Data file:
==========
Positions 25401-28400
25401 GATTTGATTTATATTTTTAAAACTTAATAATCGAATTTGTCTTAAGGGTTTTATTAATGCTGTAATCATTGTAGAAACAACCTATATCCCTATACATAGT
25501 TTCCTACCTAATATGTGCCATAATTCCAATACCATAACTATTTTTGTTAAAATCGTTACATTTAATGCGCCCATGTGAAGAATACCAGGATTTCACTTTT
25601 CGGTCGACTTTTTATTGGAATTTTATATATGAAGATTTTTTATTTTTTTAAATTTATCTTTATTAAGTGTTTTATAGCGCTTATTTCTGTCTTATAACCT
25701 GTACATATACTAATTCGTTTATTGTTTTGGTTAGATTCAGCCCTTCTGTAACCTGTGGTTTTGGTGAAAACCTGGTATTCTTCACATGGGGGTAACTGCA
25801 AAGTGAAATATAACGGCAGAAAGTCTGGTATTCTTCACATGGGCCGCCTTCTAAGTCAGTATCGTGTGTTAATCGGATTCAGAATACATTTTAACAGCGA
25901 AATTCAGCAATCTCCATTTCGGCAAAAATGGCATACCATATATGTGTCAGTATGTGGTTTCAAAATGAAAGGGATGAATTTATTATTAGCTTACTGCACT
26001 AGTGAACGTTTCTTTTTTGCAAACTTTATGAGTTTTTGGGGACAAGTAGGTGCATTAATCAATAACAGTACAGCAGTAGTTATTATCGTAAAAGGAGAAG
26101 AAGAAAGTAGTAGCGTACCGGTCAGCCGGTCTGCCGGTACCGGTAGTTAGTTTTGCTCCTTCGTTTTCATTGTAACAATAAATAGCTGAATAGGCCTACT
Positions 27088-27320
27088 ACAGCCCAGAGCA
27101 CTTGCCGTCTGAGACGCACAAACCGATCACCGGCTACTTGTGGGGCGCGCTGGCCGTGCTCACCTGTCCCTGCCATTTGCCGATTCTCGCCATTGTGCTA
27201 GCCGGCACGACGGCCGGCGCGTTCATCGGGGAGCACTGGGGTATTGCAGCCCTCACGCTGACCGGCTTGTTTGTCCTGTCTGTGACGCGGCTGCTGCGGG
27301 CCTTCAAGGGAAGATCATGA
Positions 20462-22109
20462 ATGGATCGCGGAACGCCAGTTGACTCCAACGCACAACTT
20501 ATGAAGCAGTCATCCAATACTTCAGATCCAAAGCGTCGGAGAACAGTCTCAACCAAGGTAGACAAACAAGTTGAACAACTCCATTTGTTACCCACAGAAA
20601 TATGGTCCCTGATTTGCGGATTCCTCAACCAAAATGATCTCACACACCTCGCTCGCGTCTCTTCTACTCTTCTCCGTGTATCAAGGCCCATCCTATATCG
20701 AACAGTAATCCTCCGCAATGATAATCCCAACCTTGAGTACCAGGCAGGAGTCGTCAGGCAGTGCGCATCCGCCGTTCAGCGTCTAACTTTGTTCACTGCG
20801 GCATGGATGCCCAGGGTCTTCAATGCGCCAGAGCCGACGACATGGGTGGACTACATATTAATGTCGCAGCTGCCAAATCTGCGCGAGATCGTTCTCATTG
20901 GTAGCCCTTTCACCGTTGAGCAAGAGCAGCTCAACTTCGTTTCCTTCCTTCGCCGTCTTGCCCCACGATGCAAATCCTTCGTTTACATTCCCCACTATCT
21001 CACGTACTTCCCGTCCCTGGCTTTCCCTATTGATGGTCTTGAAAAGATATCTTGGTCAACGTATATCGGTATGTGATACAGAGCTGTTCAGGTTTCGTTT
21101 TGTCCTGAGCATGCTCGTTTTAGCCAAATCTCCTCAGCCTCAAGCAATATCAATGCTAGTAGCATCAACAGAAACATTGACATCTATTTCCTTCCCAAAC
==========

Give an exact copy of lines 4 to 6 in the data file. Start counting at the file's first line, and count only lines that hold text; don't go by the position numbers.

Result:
25601 CGGTCGACTTTTTATTGGAATTTTATATATGAAGATTTTTTATTTTTTTAAATTTATCTTTATTAAGTGTTTTATAGCGCTTATTTCTGTCTTATAACCT
25701 GTACATATACTAATTCGTTTATTGTTTTGGTTAGATTCAGCCCTTCTGTAACCTGTGGTTTTGGTGAAAACCTGGTATTCTTCACATGGGGGTAACTGCA
25801 AAGTGAAATATAACGGCAGAAAGTCTGGTATTCTTCACATGGGCCGCCTTCTAAGTCAGTATCGTGTGTTAATCGGATTCAGAATACATTTTAACAGCGA